The MyProcurement Portal was launched by the Prime Minister, Datuk Seri Najib Abdul Razak with much fanfare last week. He said that “the move is to boost transparency and to prevent any corrupt practices in the awarding of projects and procurement.”
The new MACC chief commissioner Datuk Abu Kassim Mohamed was quick to add that “this is one of the things that the MACC has sanctioned and I believe it is a step towards increasing transparency in the Government’s acquisitions.”
I'm not sure if Datuk Abu Kassim did his homework, but a quick study of the MyProcurement portal will certainly leave one with plenty to be desired, for based information available often leads to more questions than answers.
Firstly, there is a question of data integrity within the MyProcurement portal and what steps are being taken to verify the information posted on the site. If the information on the portal is to be taken seriously, then surely the information posted must be accurate to ensure a high degree of integrity.
A quick check revealed that the largest contract awarded since June 2009 last year was for the amount of RM6.47 billion awarded to Syarikat Era Frozen Sdn Bhd by the Ministry of Defence. More curiously, the huge contract was for the supply of “rangsum segar” (a type of army food), which could have bought the Ministry 4 more submarines!. While the value of contract for food items would certainly raise eyebrows, I'd like to believe that there are some decimal point errors involved.
Furthermore, there are at least 38 awards amounting to RM182 million where there was no company name or company number provided. The question is how many other errors are there in the data? Hence without accurate and credible information, the MyProcurement portal will be of little use to the public.
Secondly, there is a clear lack of data available to make informed judgements with regards to a particular contract award. For example, a tender to supply and deliver “vest body protection (level III)” for the armed forces was awarded for RM82.8 million. The most basic question to ask, before any judgement can be even made is, what is the quantity requested. Without the quantity, one would not be able to know per unit price. In fact, the MyProcurement portal do not even provide basic useful information such as the date of tender, date of award, number of participants.
In Singapore, the Government e-procurement portal (http://www.gebiz.gov.sg) publishes not only all the above information, it even provides detailed information on the tender request with relevant attachments, a schedule of all competitive bids and the details of the successful bid. We hope that the Government will keep its promise of greater transparency and use the Singapore's GeBiz portal as a yardstick to measure our own achievements.
Finally and most disappointingly, Datuk Seri Najib Abdul Razak disclosed that contracts which have been awarded via direct negotiations will not be published in the Myprocurement portal. When queried by a reporter, he had sheepishly responded that “It will not because... very limited, because it is a security-related exercise.”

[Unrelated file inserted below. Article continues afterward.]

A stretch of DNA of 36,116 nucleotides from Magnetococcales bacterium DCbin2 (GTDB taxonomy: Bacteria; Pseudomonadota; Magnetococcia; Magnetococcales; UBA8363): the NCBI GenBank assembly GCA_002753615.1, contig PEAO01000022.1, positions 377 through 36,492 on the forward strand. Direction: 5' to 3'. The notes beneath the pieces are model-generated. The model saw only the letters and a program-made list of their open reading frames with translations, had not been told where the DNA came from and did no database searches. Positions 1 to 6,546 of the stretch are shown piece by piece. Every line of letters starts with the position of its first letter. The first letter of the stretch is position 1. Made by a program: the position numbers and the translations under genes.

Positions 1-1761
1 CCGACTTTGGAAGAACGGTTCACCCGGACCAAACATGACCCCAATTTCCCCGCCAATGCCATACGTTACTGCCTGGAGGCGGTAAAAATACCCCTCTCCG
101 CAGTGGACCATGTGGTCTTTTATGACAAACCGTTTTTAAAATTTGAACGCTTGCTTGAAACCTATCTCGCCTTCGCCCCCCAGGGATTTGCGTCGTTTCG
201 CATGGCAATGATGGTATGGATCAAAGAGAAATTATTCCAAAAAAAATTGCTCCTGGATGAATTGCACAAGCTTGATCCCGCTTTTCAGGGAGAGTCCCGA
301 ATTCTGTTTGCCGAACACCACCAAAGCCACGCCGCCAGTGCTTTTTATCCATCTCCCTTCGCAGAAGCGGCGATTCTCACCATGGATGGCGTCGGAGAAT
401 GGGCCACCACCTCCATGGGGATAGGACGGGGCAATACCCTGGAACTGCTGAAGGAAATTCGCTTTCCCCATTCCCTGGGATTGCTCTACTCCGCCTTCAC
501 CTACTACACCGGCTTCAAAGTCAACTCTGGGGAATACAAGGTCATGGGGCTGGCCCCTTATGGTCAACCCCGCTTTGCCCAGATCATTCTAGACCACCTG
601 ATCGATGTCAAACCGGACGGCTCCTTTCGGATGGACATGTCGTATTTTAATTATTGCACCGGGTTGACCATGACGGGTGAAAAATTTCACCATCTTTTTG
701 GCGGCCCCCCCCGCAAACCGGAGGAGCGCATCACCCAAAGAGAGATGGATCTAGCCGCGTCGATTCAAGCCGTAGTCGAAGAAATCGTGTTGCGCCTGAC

The biggest problems of the government's procurement system is the award of directly negotiated contracts for these contracts have are often awarded via patronage to rent-seekers, resulting in not only wastage and corruption, but also substandard and even failed projects.
The most recent example is that of the Shah Alam Hospital project which is now in deep after the project was awarded to Sunshine Fleet Sdn Bhd, a perfect example of an “Ali-Baba” contractor who subsequently subcontracted the entire project to subcontractors. The project which is already delayed will face further set backs as the current subcontractor, GMH Healthcare is now in a serious legal dispute with the main-contractor. This project was originally budgeted for RM300 million to be awarded via an open tender, but was in the end awarded via direct negotiations for a much higher RM482 million.
The Prime Minister has promised in his speech on the New Economic Model that “we can no longer tolerate practices that support the behaviour of rent seeking and patronage which have long tarnished the altruistic aims of the New Economic Policy.”
His “Government Transformation Plan” (GTP) Roadmap has also stated that “people in both public and private sectors are particularly sceptical of unnecessary projects, award decisions that are not made public or sufficiently justified, project delays, contract variations and concealment of substandard work.” The roadmap has called for all procurement contracts to be disclosed publicly, without making an exception for directly negotiated contracts quoting case studies from Singapore and South Korea.
Therefore Datuk Seri Najib's response towards publishing information of contracts which have been awarded without any tenders that they will not be made publicly available is most disappointing, and raises strong doubts as to whether he has the political will to carry out the necessary reforms to wipe out rent-seeking and patronage which is so entrenched in our government procurement system.